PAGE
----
As they shared ice creams in the sunshine and picnicked in flower-filled meadows, the Britain newly-wedded couple Denys and Margaret Gardiner motored through in their Morris Eight must have seemed as enduring as the country scenes captured in their honeymoon photos.
But just weeks after their 900-mile round trip up and down the east coast of England in August 1939, the peace and tranquility of the country was to be shattered by the outbreak of the Second World War.
After years hidden away in Mrs Gardiner's attic, the incredible colour photos of the last days of peace, captured by Mr Gardiner's photography enthusiast cousin Eldred, have been uncovered and tell a wonderful story of love young and a journey through a lost Britain.
The pictures were discovered by the couple's grandson, Barney Britton, who was amazed at how clear the images still were after 70 years.
Publishing the photos online, Mr Britton, himself a professional photographer, said: 'My mother vaguely remembered seeing colour pictures of her parents' honeymoon trip when she was a child but after several decades and multiple house moves, she presumed they had been lost.
'Not so - they were in my grandmother's attic all all along, and earlier this month we found them, while clearing out her house.'
In August 1939, newly-married Margaret and Denys Gardiner set off in their Morris Eight Convertible (pictured here in Norfolk) for a honeymoon trip around Britain. The photos Mr Gardiner's cousin Eldred would take provide a glimpse into a Britain whose peace was about to be broken with the outbreak of the Second World War
Mr Gardiner gets in the ice creams during a short stop (above) and the couple enjoy a picnic next to a poppy-filled meadow (below). The photos were shot in colour using 35mm Agfacolor film, which was a novelty at the time
The photos, found in Mrs Gardiner's attic, were carefully preserved between small sheets of glass, meaning they are still of very high quality even 70 years on
The Morris Eight was extremely popular at the time and its success propelled its manufacturer to become the biggest car company in Britain in the 1940s
The couple were married at the Church of the Holy Trinity in Hampstead, north London in April 1939. Shots in the collection show pictures taken of the Thames before they set off, and feature Big Ben and the Houses of Parliament in the background
Photographer Eldred was also keen to get shots of the Thames barges, in an era when cargo ships came much further into the city, making the river a bustling hive of industry. St Paul's Cathedral appears in the background of one of the photos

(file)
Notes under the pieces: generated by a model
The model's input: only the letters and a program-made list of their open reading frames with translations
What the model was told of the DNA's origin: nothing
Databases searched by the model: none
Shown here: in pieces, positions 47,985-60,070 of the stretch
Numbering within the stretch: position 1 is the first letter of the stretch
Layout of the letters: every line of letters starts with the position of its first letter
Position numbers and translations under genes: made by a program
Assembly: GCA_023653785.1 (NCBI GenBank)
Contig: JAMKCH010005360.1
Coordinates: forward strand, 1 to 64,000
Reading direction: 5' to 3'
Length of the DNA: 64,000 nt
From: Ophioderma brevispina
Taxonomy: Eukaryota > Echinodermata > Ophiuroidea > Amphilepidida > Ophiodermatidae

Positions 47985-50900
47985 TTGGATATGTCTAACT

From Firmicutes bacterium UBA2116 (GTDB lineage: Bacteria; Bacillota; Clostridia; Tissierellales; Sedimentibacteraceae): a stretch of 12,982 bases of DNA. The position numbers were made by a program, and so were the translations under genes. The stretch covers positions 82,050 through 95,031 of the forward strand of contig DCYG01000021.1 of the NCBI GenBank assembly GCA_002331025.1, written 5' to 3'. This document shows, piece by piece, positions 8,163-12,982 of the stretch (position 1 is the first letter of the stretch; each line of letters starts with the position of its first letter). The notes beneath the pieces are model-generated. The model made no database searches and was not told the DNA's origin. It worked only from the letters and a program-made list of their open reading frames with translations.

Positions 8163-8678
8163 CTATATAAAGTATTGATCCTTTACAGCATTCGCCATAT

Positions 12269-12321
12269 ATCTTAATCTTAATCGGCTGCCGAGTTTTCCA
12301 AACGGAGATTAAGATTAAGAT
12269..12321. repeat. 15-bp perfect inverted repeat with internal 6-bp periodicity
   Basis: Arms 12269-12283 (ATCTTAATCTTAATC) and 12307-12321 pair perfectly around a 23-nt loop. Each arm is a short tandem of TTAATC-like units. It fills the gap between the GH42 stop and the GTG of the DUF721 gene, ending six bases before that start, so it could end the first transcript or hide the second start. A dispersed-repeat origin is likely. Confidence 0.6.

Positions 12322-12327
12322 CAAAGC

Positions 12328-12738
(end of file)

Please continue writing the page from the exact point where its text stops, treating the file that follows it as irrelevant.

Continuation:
One of the final photos of the city shows a tram travelling along the banks of the Thames, the next shots then capture the start of the couple's trip into the countryside
Mrs Gardiner, 26 at the time of the photos, was trained as a nurse and worked in hospitals during the Second World War. She lived to be 100 but died this year
Mr Gardiner was part of the Home Guard in the Second World War after tuberculosis kept him from fighting. Despite the illness, he lived to be 79 and died in 1995
The couple's trip took them north from London into Suffolk, where they stopped at Lavenham (above) before heading through Thetford, Norfolk (below) to the Norfolk coast
Mr Britton has asked members of the public who recognise locations in the photos to come forward. After he put the photos online, a Norfolk local said he believed this photo was taken on a bridge over the River Glaven between the villages of Wiveton and Cley
One of the best-preserved images in the collection, this photo shows the sign in the Norfolk village of Shernborne, not far from Sandringham. Mr Britton believes this beautiful village sign may have been taken down during the war to avoid assisting enemy forces in the event of an invasion
A bather takes a paddle in the River Stiffkey outside Wells-next-the-Sea as the couple and their photographer tour the north Norfolk coast
A picture of the couple camping is one of few to show their cat, Edgar, who also accompanied them on the trip. Mr Britton said: 'Edgar the cat survived the war but only narrowly, thanks to a stray bomb that took away at least one of his nine lives during the London blitz'
Mr Gardiner stocks up on water outside a church in Sheringham, not far from Cromer, Norfolk as his trusty car EYV731 awaits the next leg of the journey
The trio and their cat then moved on to Lincolnshire, where Eldred captured images of the waterfront at Boston (above) and Lincoln Cathedral (below)
The couple then moved on into Yorkshire where Eldred took this photo of Beverley Minster. Mr Britton said of his great-uncle: 'My family knows very little about Eldred, beyond the fact that he was an engraver by trade. Born in 1904 he was older than my grandparents but died young, succumbing to tuberculosis in 1940. His hand-made wooden tripod is one of my prized possessions'
The honeymooners encountered a much slower pace of life in the countryside than they would have been used to in London. Here they wait while a group of farmhands clear the road after a spill from a heavily loaded cart and horses
As well as documenting the honeymoon, photographer Eldred was obviously keen to capture everyday life around Britain as the trio travelled up the east coast
The group enjoy a walk along the city walls of York (above) and a more artistically-angled shot shows Mr Gardiner winching up water in Norfolk (below)
The couple visited the seaside at Flamborough Cliffs, Yorkshire, before heading north into County Durham and then returning home to London just weeks before war was declared
Mr Gardiner takes a stroll in Yorkshire. Mr Britton, who is himself a photographer, says the pictures 'provide a glimpse into a time - and a place - long vanished'